The more “dramatic” and polished and prominent documentaries become, the less necessary their based-on-a-true-story counterparts seem. Compare Joe Berlinger’s documentary Whitey: United States of America v. James J. Bulger to Scott Cooper’s “Whitey” Bulger crime drama Black Mass, and nine times out of ten the former will seem more compelling, even without Johnny Depp playing South Boston crime boss Bulger.
And so it is that Black Mass, which indeed stars Depp in a performance generating awards talk, makes a complicated story coherent without dumbing it down (much), lets a bunch of strong actors do their things, and yet inspires little more than adjectives like “efficient” and “workmanlike.” It doesn’t help that Scott Cooper’s Black Mass must follow in the footsteps of more dynamic pictures like Brian De Palma’s Carlito’s Way; Martin Scorsese’s Goodfellas, Casino, and The Departed (in which Jack Nicholson played a character inspired by Bulger); and Mike Newell’s Donnie Brasco, which starred Depp as an undercover FBI agent.
Here Depp is on the other side of the law as a man described by the film’s G-men as a “kingpin,” “crime lord” and, more to the point, “a psychopath.” Cooper and Depp double down on that last one, nodding to Bulger’s benign public persona in an early scene of helping a little old lady with her groceries but thereafter depicting him as a full-fledged monster lying in wait. Depp becomes this Bulger-plus by sporting lupine eyes (thanks to eerily pale contact lenses), bald pate with slicked hair on the sides, nasty teeth, aviator sunglasses, and leather jacket. More than usual, Depp disappears into the role, but more by restraining his vocal tics and layering on a Southie accent than through his visual transformation.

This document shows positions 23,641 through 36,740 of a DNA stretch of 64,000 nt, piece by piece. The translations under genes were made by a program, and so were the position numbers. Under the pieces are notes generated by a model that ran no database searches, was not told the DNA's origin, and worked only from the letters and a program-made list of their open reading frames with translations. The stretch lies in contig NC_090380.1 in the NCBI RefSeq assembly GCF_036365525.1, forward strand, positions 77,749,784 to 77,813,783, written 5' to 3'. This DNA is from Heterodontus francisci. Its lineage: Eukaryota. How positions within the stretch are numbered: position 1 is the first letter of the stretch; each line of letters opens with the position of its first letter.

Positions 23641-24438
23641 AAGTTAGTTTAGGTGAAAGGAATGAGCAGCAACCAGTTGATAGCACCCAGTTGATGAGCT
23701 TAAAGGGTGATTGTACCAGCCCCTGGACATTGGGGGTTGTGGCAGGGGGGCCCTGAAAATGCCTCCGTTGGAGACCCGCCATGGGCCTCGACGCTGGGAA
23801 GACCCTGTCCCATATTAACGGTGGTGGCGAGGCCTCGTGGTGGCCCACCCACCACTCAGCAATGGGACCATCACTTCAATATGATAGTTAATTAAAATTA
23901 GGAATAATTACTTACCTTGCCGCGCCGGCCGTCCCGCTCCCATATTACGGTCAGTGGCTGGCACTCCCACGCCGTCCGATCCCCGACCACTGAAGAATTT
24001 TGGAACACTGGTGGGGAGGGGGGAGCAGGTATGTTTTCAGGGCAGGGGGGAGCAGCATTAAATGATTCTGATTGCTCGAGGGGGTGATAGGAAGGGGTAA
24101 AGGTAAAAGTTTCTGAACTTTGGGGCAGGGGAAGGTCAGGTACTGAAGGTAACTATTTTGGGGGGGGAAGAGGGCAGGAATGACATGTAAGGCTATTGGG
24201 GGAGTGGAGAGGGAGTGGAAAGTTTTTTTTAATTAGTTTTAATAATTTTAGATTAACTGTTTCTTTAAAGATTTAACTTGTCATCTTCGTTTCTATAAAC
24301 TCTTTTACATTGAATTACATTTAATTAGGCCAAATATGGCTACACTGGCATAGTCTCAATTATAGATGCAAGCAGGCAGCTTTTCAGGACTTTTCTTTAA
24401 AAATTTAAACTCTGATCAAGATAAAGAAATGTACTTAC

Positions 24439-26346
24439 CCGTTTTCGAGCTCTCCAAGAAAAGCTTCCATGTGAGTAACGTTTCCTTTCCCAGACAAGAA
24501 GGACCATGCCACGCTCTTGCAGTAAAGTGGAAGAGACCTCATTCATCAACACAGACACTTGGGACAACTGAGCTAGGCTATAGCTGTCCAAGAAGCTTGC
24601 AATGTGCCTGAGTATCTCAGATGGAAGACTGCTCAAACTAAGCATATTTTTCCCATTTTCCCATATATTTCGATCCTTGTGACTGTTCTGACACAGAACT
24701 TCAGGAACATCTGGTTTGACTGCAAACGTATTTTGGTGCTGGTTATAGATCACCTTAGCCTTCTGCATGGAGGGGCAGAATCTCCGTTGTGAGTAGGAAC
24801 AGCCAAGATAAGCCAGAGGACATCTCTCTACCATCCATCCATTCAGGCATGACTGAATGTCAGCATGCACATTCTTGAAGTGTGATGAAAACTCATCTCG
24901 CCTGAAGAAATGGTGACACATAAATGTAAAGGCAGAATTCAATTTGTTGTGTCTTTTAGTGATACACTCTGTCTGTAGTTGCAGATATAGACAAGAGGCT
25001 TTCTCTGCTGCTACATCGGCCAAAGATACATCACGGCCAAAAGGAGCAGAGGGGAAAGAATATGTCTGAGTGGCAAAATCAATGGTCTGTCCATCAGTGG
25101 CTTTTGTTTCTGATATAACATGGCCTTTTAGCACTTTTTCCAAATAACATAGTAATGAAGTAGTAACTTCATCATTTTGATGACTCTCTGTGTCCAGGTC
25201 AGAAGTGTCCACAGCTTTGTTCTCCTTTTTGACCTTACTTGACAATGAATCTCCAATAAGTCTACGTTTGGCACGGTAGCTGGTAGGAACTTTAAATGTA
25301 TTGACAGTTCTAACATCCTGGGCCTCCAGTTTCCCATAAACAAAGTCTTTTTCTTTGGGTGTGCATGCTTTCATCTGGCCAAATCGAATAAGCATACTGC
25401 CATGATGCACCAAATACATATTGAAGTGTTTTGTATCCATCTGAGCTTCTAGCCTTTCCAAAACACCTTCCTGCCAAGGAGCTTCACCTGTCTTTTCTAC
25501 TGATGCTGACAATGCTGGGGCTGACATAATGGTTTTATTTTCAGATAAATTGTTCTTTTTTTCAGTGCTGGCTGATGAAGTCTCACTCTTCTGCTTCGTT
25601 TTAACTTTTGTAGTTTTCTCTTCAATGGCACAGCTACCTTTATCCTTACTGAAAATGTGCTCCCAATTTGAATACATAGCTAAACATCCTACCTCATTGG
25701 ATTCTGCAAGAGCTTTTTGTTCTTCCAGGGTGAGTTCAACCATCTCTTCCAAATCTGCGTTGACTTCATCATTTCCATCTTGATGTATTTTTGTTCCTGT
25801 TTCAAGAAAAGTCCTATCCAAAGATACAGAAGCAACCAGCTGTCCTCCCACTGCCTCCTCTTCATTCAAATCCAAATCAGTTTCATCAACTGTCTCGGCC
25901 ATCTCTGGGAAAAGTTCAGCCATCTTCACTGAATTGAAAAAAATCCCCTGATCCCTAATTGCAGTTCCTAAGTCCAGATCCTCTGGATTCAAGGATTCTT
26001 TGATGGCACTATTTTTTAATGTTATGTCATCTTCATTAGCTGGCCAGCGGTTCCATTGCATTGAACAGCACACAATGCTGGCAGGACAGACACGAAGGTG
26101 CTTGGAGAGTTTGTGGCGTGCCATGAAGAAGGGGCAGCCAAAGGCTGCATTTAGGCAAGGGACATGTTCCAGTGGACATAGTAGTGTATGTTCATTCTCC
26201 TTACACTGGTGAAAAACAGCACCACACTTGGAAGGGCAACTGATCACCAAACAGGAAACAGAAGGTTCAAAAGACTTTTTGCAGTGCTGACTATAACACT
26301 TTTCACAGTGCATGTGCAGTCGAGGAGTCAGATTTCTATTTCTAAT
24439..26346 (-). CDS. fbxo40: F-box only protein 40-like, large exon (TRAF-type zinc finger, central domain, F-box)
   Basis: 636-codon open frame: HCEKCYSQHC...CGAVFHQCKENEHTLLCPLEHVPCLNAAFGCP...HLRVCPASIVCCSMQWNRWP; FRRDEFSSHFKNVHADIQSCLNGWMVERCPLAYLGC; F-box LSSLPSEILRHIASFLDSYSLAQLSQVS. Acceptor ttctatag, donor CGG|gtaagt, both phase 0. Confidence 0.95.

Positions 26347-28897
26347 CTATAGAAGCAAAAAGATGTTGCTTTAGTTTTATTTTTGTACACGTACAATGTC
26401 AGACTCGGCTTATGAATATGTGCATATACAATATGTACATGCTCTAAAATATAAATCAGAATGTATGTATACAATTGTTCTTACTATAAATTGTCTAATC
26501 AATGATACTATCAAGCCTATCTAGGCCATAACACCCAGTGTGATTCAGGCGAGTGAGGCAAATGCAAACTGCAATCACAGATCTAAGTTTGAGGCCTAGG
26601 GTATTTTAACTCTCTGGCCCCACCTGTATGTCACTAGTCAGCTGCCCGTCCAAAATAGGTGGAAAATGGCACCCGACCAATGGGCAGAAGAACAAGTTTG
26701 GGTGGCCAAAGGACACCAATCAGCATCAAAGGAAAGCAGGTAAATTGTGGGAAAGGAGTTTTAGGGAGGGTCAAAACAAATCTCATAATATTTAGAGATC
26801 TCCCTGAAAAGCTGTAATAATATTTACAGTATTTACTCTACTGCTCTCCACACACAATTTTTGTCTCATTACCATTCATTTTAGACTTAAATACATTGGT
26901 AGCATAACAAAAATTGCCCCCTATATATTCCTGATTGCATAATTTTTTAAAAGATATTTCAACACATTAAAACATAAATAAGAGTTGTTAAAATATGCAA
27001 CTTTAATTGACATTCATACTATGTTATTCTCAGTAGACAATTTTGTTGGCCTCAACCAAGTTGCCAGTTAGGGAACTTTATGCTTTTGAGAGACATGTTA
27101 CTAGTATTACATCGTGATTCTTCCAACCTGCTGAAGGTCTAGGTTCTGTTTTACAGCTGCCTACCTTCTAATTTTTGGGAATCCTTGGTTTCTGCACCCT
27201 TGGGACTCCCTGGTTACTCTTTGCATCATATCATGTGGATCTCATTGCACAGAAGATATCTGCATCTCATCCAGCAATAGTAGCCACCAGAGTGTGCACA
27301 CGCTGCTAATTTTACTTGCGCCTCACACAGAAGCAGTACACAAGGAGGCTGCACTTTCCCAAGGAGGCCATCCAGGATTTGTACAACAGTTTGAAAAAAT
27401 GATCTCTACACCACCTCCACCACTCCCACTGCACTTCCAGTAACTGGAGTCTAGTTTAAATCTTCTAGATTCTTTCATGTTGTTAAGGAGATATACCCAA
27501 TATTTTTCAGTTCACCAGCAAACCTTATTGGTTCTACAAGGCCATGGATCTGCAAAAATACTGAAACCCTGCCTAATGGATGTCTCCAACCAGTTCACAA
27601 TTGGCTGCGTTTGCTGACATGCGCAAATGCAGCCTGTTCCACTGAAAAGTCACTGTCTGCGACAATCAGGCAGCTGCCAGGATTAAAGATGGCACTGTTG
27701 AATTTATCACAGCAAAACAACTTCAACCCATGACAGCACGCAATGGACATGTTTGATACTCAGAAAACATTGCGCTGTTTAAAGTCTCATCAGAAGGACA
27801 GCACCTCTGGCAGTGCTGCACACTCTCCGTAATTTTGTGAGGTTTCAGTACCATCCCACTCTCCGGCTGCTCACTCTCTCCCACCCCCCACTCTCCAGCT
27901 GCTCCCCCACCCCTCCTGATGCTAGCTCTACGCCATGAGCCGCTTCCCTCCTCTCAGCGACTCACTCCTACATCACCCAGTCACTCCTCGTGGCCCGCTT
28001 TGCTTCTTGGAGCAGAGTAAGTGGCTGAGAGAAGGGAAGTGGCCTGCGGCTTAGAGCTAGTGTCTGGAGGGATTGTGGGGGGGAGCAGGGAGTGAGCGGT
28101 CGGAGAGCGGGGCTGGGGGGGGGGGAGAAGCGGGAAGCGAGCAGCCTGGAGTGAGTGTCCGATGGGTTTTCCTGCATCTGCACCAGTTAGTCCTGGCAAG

Where Black Mass excels is in its true-crime telling (Mark Mallouk and Jez Butterworth adapt Dick Lehr and Gerard O'Neill’s book Black Mass: The True Story of an Unholy Alliance Between the FBI and the Irish Mob), which at least starts out taut before going slack. “Just like on the playground,” muses one FBI witness, “it wasn’t always easy to tell who’s who,” but that’s not Black Mass’ problem so much as fleshing out the large cast of characters. This proves especially true in the case of John Connolly (Joel Edgerton), the FBI agent who falsely books Bulger as a “top echelon informant” in order to create a mutually beneficial alliance between the two men.
The film covers two decades (1975-1995) in the activities of Bulger’s Winter Hill Gang and the Boston FBI office, giving work to such gifted actors as Benedict Cumberbatch as Bulger’s State Senator brother; Kevin Bacon, Corey Stoll, David Harbour, and Adam Scott as G-men; and Rory Cochrane, Jesse Plemons, Peter Sarsgaard, and W. Earl Brown as murderous crooks (the sidelined women include Dakota Johnson and Julianne Nicholson, who literally suffers at Depp’s hands in his least convincing scene). The modern gangster milieu means wall-to-wall profanity, bursts of bloody violence, and a this-is-how-it-went-down montage. Black Mass succeeds in its narrative function (though its most compelling “scene” is a coda of end titles character resolutions, that only works as culmination), but works a little too hard to make sure we’re scared of Bulger, whose actions spoke for themselves.